Loaded for bear: Appalachian Bear Rescue updates Townsend facility
By Melanie Tucker | (email@example.com)
Since 1996, Appalachian Bear Rescue in Townsend has nurtured and released 186 black bears back into the wild after they were discovered injured, sick or orphaned.
The bears have come from seven states to this nonprofit organization over the past 17 years. Some were small newborns which somehow got separated from their mothers. Others were injured on the highway or found begging for food from humans. Many were days from death when they were brought in, given medical attention and food.
Then the time came when each was given a second chance back in the wild.
ABR is the only licensed facility in Tennessee for the rehabilitation of black bears. The most recent bear to take up temporary residence here was Colton, otherwise known to ABR caretakers as Bear No. 186.
Coy Blair is ABR’s new curator, hired back in July. There are no bears presently at the rescue-and-release facility because the black bears are wintering in their dens. Come spring, if there are those unlucky enough to get into crisis, ABR will be there to render aid.
Blair said a lot of work has been done over the last several months to make the 25 acres more secure and satisfactory for the bears.
There is now a cub nursery that has a small enclosure for any little ones being brought in, and also a heater, microwave and refrigerator to hold the required formula and adequate storage space. ABR is now able to buy formula in bulk, saving money. Cabinetry was added thanks to a generous donation.
In addition, there is a separate storage building for refrigerated food and a third for dry food storage. A fourth portable building is being used to store tools.
Acorns that are collected and donated from area school children can now be dried and stored in that specialized building, Blair explained. “It’s been a very successful program. Students at Mary Blount Elementary collected 660 pounds of acorns for our bears.”
Educating the public
The ABR property isn’t open to visitors and its location isn’t widely known for a reason. The bears are wild animals, not inhabitants of a zoo. It is not to their benefit to befriend humans since they will be going back to their natural habitat. Once rehabilitated, the bears are released close to where they were originally found.
To further educate the public about bear safety, ABR has launched a new public service campaign that features Knoxville newspaper columnist Sam Venable. It is currently on YouTube.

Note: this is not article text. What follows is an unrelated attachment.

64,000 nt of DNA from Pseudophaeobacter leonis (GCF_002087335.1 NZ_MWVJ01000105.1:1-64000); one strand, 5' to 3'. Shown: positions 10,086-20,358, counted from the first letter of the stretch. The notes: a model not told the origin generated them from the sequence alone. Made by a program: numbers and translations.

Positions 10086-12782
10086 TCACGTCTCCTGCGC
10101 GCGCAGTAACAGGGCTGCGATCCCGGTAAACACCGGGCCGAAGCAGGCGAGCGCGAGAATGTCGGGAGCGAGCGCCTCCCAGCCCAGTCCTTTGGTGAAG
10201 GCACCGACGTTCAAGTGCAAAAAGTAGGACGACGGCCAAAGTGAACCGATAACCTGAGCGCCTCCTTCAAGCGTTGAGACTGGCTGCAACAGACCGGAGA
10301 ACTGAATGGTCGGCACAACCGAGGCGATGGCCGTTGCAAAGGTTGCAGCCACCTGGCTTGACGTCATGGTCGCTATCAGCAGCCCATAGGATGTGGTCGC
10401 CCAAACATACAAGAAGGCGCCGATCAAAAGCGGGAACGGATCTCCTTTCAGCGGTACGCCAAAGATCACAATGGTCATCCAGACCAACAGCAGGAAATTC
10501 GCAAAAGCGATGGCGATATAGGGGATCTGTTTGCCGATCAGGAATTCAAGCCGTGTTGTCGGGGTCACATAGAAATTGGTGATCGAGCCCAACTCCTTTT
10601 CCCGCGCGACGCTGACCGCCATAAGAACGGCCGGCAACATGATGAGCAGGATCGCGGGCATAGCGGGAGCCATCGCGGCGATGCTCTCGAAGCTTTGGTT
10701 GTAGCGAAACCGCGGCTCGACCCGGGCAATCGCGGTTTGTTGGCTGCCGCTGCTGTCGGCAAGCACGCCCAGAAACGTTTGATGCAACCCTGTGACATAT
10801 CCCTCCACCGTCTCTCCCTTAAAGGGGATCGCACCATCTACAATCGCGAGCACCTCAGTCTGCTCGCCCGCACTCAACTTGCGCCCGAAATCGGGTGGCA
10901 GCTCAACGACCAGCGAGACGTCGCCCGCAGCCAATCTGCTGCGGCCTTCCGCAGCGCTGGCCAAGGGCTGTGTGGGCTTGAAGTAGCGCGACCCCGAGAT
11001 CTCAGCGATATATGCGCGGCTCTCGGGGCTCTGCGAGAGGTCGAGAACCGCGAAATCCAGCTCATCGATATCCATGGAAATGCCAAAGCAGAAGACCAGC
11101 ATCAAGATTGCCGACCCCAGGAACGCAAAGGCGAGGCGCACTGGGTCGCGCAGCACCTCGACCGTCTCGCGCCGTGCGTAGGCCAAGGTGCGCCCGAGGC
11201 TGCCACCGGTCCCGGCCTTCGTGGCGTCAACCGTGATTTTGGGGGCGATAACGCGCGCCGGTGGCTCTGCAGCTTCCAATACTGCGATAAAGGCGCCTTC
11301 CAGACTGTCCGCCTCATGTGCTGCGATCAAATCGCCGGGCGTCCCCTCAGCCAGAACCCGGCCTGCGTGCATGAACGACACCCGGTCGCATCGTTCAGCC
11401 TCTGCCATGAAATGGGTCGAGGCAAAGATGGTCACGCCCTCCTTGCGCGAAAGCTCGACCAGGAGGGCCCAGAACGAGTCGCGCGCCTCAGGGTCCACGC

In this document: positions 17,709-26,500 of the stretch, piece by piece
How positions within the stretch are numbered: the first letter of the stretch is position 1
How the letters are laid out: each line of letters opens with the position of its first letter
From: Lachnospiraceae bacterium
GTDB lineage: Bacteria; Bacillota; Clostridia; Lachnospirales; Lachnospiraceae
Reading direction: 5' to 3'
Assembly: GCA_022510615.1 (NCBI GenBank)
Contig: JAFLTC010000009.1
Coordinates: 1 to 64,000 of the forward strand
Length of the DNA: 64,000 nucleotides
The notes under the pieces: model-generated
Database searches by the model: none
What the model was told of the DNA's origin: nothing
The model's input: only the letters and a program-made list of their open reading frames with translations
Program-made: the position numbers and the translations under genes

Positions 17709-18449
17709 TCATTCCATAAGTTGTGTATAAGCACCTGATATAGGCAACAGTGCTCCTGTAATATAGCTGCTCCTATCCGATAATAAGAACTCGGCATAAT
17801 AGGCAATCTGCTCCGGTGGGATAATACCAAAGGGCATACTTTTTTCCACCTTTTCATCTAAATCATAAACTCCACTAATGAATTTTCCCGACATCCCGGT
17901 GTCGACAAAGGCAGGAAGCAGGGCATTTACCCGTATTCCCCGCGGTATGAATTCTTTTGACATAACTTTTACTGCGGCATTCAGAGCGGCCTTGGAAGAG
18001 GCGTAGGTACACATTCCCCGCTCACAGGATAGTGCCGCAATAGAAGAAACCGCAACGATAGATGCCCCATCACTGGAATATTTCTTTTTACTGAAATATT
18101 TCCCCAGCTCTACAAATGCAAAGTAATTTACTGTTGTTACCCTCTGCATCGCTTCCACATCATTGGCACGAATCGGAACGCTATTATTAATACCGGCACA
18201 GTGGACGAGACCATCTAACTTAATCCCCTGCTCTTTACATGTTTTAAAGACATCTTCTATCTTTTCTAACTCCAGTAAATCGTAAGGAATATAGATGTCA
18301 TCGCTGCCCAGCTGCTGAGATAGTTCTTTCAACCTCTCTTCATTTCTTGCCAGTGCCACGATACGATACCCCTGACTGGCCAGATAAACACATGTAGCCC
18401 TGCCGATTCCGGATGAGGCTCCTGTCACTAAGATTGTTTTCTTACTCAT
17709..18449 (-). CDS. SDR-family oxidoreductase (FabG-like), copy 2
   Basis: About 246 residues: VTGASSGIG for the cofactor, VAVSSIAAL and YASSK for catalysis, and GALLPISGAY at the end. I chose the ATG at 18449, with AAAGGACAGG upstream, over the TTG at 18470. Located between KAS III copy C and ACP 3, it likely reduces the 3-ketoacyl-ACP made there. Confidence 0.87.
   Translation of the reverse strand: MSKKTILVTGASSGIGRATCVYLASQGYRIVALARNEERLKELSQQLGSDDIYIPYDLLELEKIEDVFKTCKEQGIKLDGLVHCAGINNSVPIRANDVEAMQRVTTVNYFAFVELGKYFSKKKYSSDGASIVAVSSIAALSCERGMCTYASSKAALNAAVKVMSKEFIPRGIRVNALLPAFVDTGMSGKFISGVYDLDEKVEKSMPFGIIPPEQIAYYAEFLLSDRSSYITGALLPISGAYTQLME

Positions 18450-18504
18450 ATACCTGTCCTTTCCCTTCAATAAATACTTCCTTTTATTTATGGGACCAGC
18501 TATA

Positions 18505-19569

“Black bears are an East Tennessee icon,” said Heather Ripley, spokesman for ABR. “They appear cute and cuddly, but they are wild animals constantly in search of food — whether it is found in nature or in trash from campsites.”
According to ABR, black bears have a life expectancy of 12 to 15 years, but bears that rely on humans for food only live half that long. They wander into populated areas, get hit by cars and are easy targets for poachers. They can also die from eating trash.
Bears who get used to being around humans often have to be killed to protect the very people who feed them, Ripley explained. If you are in an area where bears are known to be, you should store trash in proper containers, she said.
Bears must forage
There are two large wild enclosures at ABR where the bears live until they are strong enough to go it alone in the wild. The second one is fairly new. Each is a half-acre.
There is also an acclimation enclosure where they make a pit stop first to allow tranquilizer drugs to wear off.
Blair stressed it is ABR’s mission to get the bears rehabilitated as soon as possible and with as little human contact as possible. They have even come up with some pretty ingenious ways to do that.
For instance, a zipline has recently been installed that will take the food down into the enclosures with humans at a greater distance away. “The bears won’t be able to see us or hear us and they might not be able to pick up our scents, either,” Blair said.
They also don’t want the bears to get used to waiting to be fed. The acorns are not placed in a neat pile that’s easy to get to, Blair said. Instead, the acorns are scattered across the enclosed area and the bears are required to forage for them.
“We need to make their experience here as close to the wild as it can be,” the curator explained.
Spring is coming
Other updates to the facility include a new water system, gravel added to the path in the buffer zone for ease of getting around and the soon-to-be added second observation tower at the completed second enclosure. Up top, Blair and the others providing care for the bears can see them, but the bears can’t see their human caretakers.
The floors in the enclosures have gone from straw bedding to material that can be washed out. All utilities have been placed underground and a new partnership has been formed with the Tennessee Department of Forestry on a Firewise campaign to help prevent fires. Jungle gyms have been constructed for the bears to give them opportunities to climb and exercise.
Blair said there was supposed to have been a good natural food supply for bears this past year, which generally means a bumper crop of cubs come spring. ABR has put in place several new additions that will make life for bears there more safe should they end up there as temporary guests, he said.
In 2012, APR cared for and then released 33 bears back into the wild. There is no way to know what 2013 will bring, but Blair said they want to be ready for whoever comes their way. It probably won’t be long before Bear No. 187 comes into their lives.